AMIDST the political uncertainty and apparent "terrorist attacks" that have given Bangladesh some bad press, prompting two foreign cricket teams to cancel their tour to the country, this week something positive has happened to the local sports, especially to its beleaguered footballing scene. Chittagong Abahani (CA) has successfully hosted Sheikh Kamal International Club Cup and has witnessed the local boys lift the trophy. Participated by eight teams from Afghanistan, Bangladesh, India, Pakistan and Sri Lanka, the tournament has attracted capacity crowd in the port city's MA Aziz Stadium and has opened a new chapter for football in Chittagong. The CA organisers, along with their Bangladesh Football Federation counterparts, have hosted the tournament well, which, as far as the participation of the teams are concerned, is the South Asian equivalent of UEFA Champions League. In the semifinal, the CA had beaten Afghanistan Premier League champion De Spin Ghar Bazan 3-1, which gave the boys in sky blue a much needed boost, for the Afghan side that comes from the southern part of the country has fielded some big names of the Central Asian region. The final of the tournament has also seen the local boys trouncing Indian giant East Bengal 3-1. Given that the East Bengal is one of the top teams in the Indian national league (later called I-League), Chittagong Abahani's victory is a big day for Bangladesh football.
But make no mistake. The glory days of Bangladesh football are yet to return. Gone are the days when local football used to represent the heartbeat of the nation, a time the rivalry between Abahani and Mohammedan would draw crowds from not only in and around the capital but spectators from Chittagong, Sylhet and other faraway districts. Bangladesh's victory against much fancied regional giant Thailand now belongs to a distant past. In the FIFA ranking Bangladesh now stands 5th in South Asia, behind Afghanistan, India, Bhutan, Pakistan and Maldives. When it comes to world rankings, Bangladesh is 192nd, one up from its worst ever standing in the FIFA tally. In a short span of six years, Bangladesh have changed coaches 12 times since January, 2006. While it aptly portrays the lackadaisical mind of our sport organisers, footballing infrastructure in the country is still at its infancy. Save for Yugoslavia, Bosnia Herzegovina, and Sudan, Bangladesh have never played any non-AFC team. The exposure that a team needs to play well with bigger teams is absent. The situation is no different for the clubs which are heavily dependent on foreign players, especially those from Africa.
Building a footballing infrastructure in the present Bangladesh is difficult, if not impossible. Most of the private schools do not have their own field; the public and community spaces are taken over by the ever-growing demands of the divisional towns' burgeoning needs. Shopping malls and other commercial establishments are being built in small private lands in big cities where children were once allowed to play. As capitalism in our collective psyche are seeping in fast, cricket, which generates more profit because of its worldwide commercialisation, attracts today's youth more. Traditional Bangladeshi sports like kabaddi is tottering on the brink of extinction. In the last two Asian Games (Guangzhu and Incheon) Bangladesh did not win any medal. If it is the case of the national sport, there is no denying that when it comes to football, Bangladesh badly needs to start from the scratch. A timid step towards that giant long March can start from regularly holding U-13, 16 and 19 tournaments that can give the clubs and the district sides a regular supply of footballers. Because of their age-limit, these competitions should be participated by school and college teams and they can start through intra-school college tournaments.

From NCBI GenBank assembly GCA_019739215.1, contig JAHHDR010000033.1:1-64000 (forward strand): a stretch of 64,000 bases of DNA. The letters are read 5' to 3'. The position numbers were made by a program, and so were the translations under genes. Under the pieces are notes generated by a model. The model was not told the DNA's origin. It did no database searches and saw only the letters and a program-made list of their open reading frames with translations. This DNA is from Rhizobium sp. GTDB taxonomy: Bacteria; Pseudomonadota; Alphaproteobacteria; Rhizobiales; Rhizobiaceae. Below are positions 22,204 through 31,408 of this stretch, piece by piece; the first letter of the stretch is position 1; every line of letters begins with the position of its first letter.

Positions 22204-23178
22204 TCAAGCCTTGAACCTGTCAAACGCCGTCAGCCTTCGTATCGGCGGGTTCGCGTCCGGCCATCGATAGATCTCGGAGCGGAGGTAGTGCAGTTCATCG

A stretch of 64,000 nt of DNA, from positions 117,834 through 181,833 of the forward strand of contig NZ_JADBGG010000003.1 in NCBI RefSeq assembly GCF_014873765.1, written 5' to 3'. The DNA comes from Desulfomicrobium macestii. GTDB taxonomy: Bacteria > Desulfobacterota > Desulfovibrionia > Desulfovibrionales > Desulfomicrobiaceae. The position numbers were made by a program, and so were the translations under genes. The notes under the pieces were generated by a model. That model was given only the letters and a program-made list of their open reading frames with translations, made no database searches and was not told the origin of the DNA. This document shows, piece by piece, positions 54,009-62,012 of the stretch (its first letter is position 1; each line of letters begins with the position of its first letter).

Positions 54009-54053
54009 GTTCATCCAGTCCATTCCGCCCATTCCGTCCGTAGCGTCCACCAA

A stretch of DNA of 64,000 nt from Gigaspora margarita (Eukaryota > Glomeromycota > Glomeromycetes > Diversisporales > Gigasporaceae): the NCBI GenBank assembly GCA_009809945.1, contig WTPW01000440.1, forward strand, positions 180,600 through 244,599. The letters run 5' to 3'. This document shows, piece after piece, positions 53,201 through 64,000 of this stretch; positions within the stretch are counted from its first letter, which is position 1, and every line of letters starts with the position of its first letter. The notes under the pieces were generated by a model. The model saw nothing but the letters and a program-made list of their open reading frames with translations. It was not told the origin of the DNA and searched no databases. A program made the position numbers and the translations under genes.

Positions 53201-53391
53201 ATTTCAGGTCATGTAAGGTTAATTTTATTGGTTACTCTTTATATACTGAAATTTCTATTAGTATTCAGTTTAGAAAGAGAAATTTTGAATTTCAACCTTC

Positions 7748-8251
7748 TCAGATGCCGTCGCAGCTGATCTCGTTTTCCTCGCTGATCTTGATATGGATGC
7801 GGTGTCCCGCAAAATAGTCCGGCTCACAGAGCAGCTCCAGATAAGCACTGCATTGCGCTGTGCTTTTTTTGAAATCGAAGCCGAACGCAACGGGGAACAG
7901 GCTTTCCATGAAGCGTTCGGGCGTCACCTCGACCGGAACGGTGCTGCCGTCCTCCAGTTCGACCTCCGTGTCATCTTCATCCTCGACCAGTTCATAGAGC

The country's topography allows football to be played all year round, which not many games can enjoy. Football should seize this opportunity and make use of it to spread the game in every walk of life. Bangladesh also needs to incorporate sports in its national curriculum, especially at the secondary and higher secondary levels. More sport academies like that of BKSP should be established and their area of studies should include science and commerce subjects so that the students of these institutions do not fall behind in studies and can compete in the job market. Along with this, office football league can be institutionalised; it can comprise of state-owned mills and companies, other autonomous and private business establishments so that footballers can have a regular job and can also concentrate on honing their talent.
There are reasons that Bangladesh is the most populous country in the world to never have won an Olympic medal. Even after 44 years of independence, save for cricket, we have not been able to make our mark in the sporting world. This is indeed sad for a nation that is brimming with youthful energy. It is time that we channel it towards building a healthy society. Chittagong Abahani's victory in the Sheikh Kamal International Club Cup along with the enthusiasm it has generated is a gentle reminder to us that football in our country is alive, albeit at its death throes. It is high time that we saved it to build a bright and healthy country.
The writer is an author, editor and journalist. He is Editor, The Daily Star Literature and Head of The Daily Star Books. Twitter: @ahmedehussain